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Layered with pattern, textures, and colors, the home’s side porch is a welcoming retreat for the family.
Tami Ramsay knows a good story when she sees one. The interiors expert, who is one half of the design blog and studio Cloth & Kind, produces poetic musings on florals and fine art, and also crafts beautifully unaffected spaces with business partner and fellow textile fanatic Krista Nye Schwartz. So when—while still a journalism student at the University of Georgia—she spotted a weathered 1925 cottage, she knew it was a masterpiece in the making.
“I used to run by this place all the time,” Ramsay says. “The man who lived there was a dancer, and I would see him entertaining on the side porch, where an old-fashioned pearl bush bloomed with white flowers in the spring.” In recent years, a dogwood tree had formed an elegant canopy over the porch, but the house itself was in total disrepair. When it quietly went on the market in late 2009, Ramsay walked in for a viewing and was stunned by the living room’s barrel-vaulted ceilings and original brass-and-Lucite fixtures. “I said, ‘I’ll take it!’ I didn’t even need to see the rest of the house.”
But before she could move her brood—husband Robert, 12-year-old daughter Emma, eight-year-old son Beck, and an 18-year-old Maine Coon cat named Zoe—into the Tudor-style residence, a major overhaul was in order. And while she had worked on the interior architecture of a previous new-home build, this was on another scale entirely. Ramsay essentially became general contractor, architect, and designer on a remodel that doubled the footprint of the 1,200-square-foot cottage, adding a new kitchen, powder room, and master suite in just six months. “I love being a risk taker,” she says. “If there isn’t a significant uphill climb to make a project work, I feel like I’m cheating.”
To that point, the hurried renovation—which was confounded by flooding and a rare week of snow—was what Ramsay calls “baptism by fire.” Since its previous owner kept much of the original character intact during his 70 years there, the house came with a host of quirks. The holes in the fireplace, thankfully, turned out not to be evidence of a costly leak, but of squirrels that once nested in the attic. And the removal of two layers of grimy carpet revealed mint-condition parquet floors beneath. But the plaster walls brought to light after stripping sheet upon sheet of ancient wallpaper required extensive repairs. Ramsay and her husband also attempted to rewire the electrical system within the eight-inch-thick walls—with mixed results.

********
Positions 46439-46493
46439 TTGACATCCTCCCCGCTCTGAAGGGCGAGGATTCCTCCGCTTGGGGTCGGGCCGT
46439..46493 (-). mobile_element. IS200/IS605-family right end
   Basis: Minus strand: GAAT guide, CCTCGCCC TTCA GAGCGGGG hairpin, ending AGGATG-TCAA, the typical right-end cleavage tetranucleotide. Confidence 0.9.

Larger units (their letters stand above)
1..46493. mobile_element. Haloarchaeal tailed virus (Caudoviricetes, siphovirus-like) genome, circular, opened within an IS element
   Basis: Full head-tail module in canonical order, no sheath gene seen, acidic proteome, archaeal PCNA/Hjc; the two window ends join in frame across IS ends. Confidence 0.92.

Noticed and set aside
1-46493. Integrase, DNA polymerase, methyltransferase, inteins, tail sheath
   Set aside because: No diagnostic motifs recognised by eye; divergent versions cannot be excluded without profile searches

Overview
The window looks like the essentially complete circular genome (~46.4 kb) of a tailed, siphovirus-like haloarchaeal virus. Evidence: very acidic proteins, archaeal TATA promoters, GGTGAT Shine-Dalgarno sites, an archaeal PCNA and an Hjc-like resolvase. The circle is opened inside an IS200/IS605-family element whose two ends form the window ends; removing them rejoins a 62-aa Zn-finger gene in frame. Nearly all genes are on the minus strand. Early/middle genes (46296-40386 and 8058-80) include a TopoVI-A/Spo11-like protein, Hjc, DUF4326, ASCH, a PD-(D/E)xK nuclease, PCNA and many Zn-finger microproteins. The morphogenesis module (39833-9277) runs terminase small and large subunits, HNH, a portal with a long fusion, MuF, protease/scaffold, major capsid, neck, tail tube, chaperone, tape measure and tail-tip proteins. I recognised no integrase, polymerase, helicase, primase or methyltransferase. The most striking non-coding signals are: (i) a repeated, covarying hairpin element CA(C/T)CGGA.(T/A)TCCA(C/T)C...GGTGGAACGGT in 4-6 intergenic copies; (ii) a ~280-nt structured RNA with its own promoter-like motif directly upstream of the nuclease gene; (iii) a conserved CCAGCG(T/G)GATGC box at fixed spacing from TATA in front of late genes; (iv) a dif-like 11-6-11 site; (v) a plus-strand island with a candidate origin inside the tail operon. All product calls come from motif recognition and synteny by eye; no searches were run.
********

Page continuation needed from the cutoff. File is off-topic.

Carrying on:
The home’s existing rooms served as Ramsay’s design foundation. She matched their proportions in a seamless addition to the back of the house that replicated original architectural details such as the “crazy-drafty” casement windows and graceful archway. In the process, the interior was rearranged along a fluid axis, with natural transitions that encourage use of every square inch. “Flow is so important to me,” Ramsay says. “If I’m going to walk a path 20 times a day, it needs to be straightforward and not require a lot of navigating.” The existing dining room was repurposed as her home office, and the original kitchen became the site of the family’s combination laundry room–mudroom, which spills into the new, Shaker-inspired kitchen. The conservatory-like cooking space features a bank of windows looking out onto a landscape planted with exotic fatsia and loquats. Every window was positioned based on the daily movement of the sun.
A rich, real-world eclecticism prevails in Ramsay’s interiors. “My home is a confluence of everything that inspires me—from chairs I’ve found on the side of the road to rocks and shells I collected in Australia,” she says. Likewise, her diverse haul of art was culled from London, Paris, and Tierra del Fuego, Argentina (where she and Robert once lived), as well as thrift shops across the United States. “It’s a collected look, to be sure, and it’s not for everyone, but it’s a reflection of us as a family,” Ramsay says. “I can’t live in a buttoned-up interior. Mine is full of life as we discover it.”
Written by Kate Abney | Photographed by Sarah Dorio